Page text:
The riding association swelled from 250 to almost 3,400 members during the campaign to get rid of Dhaliwal. Liberal insider and Chrétien loyalist Warren Kinsella called it the worst kind of political thuggery, grim enough to make him consider quitting the party. “It always seemed rough, a take-no-prisoners knee-cap approach. It’s a B.C. style,” says political scientist Norman Ruff. Marissen’s organizational skills helped shape the battles, he adds. “He conducted politics like a military campaign.” But Ruff agrees that the federal Liberal party was a comfortable, closed club in the province. (“If it was a club, it was a small one,” adds a Liberal strategist who watched the battles from outside the province.) Marissen downplays the conflicts.
But Christy Clark, no slouch at politics, is blunter. “Does anybody think that politics is just about being nice all the time? Politics is about winning,” she says. “In politics, in order for somebody to win, somebody has to lose. When winning requires you to be tough, that’s the style Mark will adopt.” But only when he has to, Clark adds.
The Dion leadership campaign is an example of a victory built on playing nice. The win came at a good time for Marissen. Once Martin was gone, their relationship had no currency. Lots of people in the party were still smarting from the blows endured during the leadership campaign. And Marissen had been unable to help Clark win the Non-Partisan Association’s nomination for Vancouver mayor in 2005. She lost to Sam Sullivan. Marissen’s enemies were delighted. He’s lost his touch, went the rumour mill. Burned too many bridges.
Then came the Dion campaign. Most observers gave the politician-professor from Quebec only a ghost of a chance. Not Marissen. “I thought he was a sure bet from the beginning,” he says. He praises Dion’s record as environment minister and his skills and judgment. But what Marissen also saw was that the camps of the two front-runners, Rae and Ignatieff, were divided along Martin-Chrétien lines. They included a lot of people nursing grudges, people who weren’t about to unite behind the other candidate if their first pick for leader faltered. Dion was a perfect second choice for all the other camps, Marissen says.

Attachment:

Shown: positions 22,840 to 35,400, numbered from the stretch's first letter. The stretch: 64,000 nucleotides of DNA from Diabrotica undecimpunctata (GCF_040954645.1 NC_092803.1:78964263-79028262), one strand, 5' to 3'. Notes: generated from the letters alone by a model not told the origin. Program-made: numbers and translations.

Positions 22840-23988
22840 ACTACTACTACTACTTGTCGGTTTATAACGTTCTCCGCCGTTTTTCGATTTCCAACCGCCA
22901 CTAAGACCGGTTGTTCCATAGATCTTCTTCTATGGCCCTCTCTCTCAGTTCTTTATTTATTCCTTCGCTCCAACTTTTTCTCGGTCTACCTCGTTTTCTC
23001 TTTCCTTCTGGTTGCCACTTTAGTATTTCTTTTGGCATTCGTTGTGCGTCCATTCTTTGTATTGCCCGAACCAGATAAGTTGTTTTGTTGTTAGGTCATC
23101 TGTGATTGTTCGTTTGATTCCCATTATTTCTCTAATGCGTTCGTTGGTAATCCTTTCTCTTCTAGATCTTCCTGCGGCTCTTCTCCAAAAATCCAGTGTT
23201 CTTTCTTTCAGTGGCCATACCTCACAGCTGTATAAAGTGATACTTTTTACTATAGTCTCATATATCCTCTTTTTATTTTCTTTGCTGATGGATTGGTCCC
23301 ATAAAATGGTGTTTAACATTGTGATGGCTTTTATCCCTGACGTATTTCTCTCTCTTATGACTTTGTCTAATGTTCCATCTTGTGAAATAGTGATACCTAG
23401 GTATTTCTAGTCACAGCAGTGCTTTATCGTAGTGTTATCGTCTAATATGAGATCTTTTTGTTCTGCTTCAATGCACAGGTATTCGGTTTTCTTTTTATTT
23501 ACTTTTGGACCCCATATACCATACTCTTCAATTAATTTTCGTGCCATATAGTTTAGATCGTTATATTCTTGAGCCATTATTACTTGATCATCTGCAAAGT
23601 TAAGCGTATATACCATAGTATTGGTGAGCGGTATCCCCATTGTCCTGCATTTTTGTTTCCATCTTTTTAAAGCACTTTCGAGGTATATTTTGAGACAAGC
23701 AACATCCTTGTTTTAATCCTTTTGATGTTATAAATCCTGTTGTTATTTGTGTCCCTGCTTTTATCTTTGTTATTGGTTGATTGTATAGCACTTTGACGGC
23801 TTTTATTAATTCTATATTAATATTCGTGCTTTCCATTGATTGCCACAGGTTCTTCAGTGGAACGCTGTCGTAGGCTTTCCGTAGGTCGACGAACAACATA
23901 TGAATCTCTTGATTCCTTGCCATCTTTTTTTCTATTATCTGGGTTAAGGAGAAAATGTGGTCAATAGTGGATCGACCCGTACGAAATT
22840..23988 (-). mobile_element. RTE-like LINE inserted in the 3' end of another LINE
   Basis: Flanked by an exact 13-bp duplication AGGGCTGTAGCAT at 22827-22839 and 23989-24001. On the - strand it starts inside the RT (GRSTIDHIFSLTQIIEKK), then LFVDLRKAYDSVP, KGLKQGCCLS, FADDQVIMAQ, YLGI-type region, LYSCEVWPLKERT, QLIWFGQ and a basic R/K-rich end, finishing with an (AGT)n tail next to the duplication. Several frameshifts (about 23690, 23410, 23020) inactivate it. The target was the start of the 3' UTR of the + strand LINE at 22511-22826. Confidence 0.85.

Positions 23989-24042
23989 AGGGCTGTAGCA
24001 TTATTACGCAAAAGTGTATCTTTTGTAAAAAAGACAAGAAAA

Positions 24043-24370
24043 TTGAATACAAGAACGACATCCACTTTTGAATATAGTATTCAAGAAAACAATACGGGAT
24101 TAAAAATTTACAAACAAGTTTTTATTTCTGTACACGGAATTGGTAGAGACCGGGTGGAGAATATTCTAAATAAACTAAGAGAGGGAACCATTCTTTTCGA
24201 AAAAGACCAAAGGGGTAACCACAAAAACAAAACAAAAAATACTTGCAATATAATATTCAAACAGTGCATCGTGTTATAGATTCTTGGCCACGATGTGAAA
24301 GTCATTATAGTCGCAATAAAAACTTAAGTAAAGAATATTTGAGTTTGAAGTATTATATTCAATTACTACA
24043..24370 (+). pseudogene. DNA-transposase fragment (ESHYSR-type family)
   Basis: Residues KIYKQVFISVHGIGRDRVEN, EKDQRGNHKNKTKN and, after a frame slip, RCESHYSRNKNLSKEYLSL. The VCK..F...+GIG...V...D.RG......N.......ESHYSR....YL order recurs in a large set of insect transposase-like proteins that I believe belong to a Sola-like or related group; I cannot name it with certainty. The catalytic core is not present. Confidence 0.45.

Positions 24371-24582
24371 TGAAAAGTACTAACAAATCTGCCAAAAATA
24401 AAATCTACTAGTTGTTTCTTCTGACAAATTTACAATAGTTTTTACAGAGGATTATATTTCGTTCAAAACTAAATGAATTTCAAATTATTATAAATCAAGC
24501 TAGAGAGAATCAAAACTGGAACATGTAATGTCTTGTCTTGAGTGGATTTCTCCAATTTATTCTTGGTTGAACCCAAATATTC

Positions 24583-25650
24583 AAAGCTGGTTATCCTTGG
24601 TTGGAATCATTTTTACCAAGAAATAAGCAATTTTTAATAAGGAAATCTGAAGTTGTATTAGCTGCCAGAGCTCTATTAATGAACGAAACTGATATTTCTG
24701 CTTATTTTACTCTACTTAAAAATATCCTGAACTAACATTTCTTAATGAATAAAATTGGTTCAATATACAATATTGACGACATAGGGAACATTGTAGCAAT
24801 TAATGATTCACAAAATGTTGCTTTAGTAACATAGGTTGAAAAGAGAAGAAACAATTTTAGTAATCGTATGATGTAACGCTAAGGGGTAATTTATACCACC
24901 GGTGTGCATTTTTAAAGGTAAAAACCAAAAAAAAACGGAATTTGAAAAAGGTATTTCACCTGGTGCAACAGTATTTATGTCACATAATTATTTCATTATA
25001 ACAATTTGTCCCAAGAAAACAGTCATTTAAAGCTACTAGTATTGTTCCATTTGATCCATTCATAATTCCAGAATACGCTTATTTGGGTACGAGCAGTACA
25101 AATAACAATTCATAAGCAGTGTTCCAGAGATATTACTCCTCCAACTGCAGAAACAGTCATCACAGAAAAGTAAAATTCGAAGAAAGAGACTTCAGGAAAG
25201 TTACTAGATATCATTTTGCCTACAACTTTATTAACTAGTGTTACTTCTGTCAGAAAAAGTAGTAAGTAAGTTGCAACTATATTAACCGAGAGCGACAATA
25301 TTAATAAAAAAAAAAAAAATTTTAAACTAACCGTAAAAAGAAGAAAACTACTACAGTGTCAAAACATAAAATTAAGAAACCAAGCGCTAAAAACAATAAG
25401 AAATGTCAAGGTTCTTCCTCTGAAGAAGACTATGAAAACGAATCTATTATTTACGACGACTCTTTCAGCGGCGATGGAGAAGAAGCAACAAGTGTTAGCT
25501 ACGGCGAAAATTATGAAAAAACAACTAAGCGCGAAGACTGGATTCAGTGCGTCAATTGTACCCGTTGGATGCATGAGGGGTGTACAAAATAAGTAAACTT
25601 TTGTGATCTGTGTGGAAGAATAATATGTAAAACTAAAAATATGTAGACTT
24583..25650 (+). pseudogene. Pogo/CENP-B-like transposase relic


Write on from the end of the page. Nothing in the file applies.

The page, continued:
Selecting Rae or Ignatieff could have kept the camps divided for years. Dion, on the other hand, was no one’s enemy. “The party wanted to end the internal fighting,” he says. As rough as Marissen played in the Martin-Chrétien wars, he was Mr. Nice this time around. Dion’s campaign stayed positive, avoiding any criticism of other candidates that could alienate potential delegate support on later ballots.
Marissen made sure to keep on good terms with organizers and delegates in all camps throughout the campaign. If their candidate faltered, he wanted them to have lots of reasons to look to Dion as a second choice. When the fourth-ballot votes were counted, Dion had won. The campaign was important for Marissen’s reputation, says Sean Holman, editor of publiceyeonline.com. Critics had claimed his successes in B.C. were based on hardball tactics and skilled collaborators. The Dion campaign “demonstrated that he does have political talent in his own right,” says Holman, a former Liberal activist himself. If this were a movie, Marissen’s triumphant Dion moment would be the end. Roll credits as Mark, Christy and five-year-old son Hamish walk into the sunset.
But it’s real life, and there are some dark clouds blocking the sunset. While Marissen is trying to figure out how to get Dion into Sussex Drive, some of the people who helped Dion capture B.C. are trying to figure out how to handle their coming B.C. Supreme Court appearances in a political corruption trial. Dave Basi and Bob Virk are former ministerial assistants to provincial cabinet ministers, charged with accepting benefits to provide a BC Rail bidder with inside information.
Both were also lieutenants in Marissen’s federal Liberal operation. Basi, in particular, had a reputation as a go-to guy when it came to signing up new party members to help in a close vote. Dhaliwal blames Basi for the takeover in his riding. Worse, the prosecutors say the benefits came from Eric Bornmann, another key member of the Marissen team. His lobbying partners included Jamie Elmhirst, former B.C. president of the federal Liberal Party. The investigation took police to a number of senior Liberals, including a visit to Marissen’s office looking for information. No reflection on Marissen or the party, perhaps. There have been no allegations he did anything wrong.
But the case is still likely to raise some questions about Marissen’s organization – and about this new generation of professional, perpetual campaigners, whose career fortunes are so linked to seeing their party in power. Ruff says the power shift has had a major impact on politics in Canada. “They’ve become the new elite....It’s a much harder group to get some circulation and new ideas.” But Marissen has little time to worry about such criticisms. He has another campaign to run.